The Volokh Conspiracy
Mostly law professors | Sometimes contrarian | Often libertarian | Always independent
In a ruling from the bench this week, New Britain Superior Court Judge Stephen Frazzini enjoined the Connecticut Law Tribune from publishing an article based on a court document that had previously been published on the Judicial Department website….
Frazzini's oral ruling is currently sealed, but [Connecticut Law Tribune lawyer Daniel J.] Klau said he is working to have it unsealed.
"I am actually under a restraining order about what I can tell my own client. There are some things that I can share," said Klau, of the Hartford office of McElroy, Deutsch, Mulvaney & Carpenter.
"What the Law Tribune can say," he said, "is that in a child protection case on the juvenile court docket, the court granted a party's request for an injunction barring the Connecticut Law Tribune from publishing information that it lawfully obtained about the case."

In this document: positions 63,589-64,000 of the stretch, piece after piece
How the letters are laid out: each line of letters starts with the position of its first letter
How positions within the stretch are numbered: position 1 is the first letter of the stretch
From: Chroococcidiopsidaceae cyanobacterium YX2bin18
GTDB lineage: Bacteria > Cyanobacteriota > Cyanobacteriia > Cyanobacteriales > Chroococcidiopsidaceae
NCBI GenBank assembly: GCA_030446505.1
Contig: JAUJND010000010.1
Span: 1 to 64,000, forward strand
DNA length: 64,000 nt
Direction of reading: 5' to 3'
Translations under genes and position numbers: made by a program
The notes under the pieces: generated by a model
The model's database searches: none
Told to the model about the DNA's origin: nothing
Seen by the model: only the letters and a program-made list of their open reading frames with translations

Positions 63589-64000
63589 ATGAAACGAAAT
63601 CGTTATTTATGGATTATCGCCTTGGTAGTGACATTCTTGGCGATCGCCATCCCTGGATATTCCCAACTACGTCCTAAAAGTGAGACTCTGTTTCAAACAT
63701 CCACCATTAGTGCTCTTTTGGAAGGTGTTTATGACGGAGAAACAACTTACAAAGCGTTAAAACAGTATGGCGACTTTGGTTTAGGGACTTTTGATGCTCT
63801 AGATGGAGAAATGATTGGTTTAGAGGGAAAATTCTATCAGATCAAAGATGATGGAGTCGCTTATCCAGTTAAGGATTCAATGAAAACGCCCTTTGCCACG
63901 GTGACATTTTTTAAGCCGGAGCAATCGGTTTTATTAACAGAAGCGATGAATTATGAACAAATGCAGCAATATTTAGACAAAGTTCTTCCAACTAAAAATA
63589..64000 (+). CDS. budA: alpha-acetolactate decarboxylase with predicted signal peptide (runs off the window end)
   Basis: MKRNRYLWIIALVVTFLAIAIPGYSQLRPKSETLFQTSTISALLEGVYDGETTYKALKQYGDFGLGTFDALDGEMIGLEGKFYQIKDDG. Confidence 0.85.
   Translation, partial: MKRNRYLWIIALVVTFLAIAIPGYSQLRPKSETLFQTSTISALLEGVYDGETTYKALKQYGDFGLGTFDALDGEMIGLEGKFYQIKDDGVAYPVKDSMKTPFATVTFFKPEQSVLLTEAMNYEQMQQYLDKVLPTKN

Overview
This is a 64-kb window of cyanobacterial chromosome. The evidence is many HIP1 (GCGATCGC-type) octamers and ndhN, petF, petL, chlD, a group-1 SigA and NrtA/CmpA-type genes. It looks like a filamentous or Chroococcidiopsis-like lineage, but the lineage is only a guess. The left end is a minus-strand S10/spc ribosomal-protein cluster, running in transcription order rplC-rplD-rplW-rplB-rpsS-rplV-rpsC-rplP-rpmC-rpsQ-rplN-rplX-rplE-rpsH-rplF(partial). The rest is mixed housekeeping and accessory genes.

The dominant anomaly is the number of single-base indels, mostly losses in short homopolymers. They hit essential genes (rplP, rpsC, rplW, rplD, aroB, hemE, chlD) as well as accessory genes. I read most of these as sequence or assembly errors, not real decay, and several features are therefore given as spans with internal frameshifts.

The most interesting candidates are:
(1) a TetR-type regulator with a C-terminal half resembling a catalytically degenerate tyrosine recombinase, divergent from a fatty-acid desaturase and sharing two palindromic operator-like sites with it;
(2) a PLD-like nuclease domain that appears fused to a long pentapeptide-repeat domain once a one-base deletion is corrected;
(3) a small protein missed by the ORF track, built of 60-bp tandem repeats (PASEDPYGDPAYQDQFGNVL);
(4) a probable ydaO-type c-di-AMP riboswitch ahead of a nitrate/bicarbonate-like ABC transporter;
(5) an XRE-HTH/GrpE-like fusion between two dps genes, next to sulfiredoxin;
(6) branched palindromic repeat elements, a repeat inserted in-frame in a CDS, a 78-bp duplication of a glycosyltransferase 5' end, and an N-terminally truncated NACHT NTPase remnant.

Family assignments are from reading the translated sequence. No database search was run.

Seems very likely to be a First Amendment violation. Even if the information shouldn't have been published in the first place, once it's released to the public even after-the-fact civil liability can't be imposed, see, e.g., Florida Star v. B.J.F. (1989); an injunction is even less likely to be constitutionally permissible, see, e.g., the Pentagon Papers case (1971).
The case seems to be Foy v. Katz, in which father Eric Foy claims that his three children were unjustifiably placed in foster care; I know nothing more about the rights or wrongs of that particular claim. Thanks to John Griffin and Roger Schlafly for the pointer.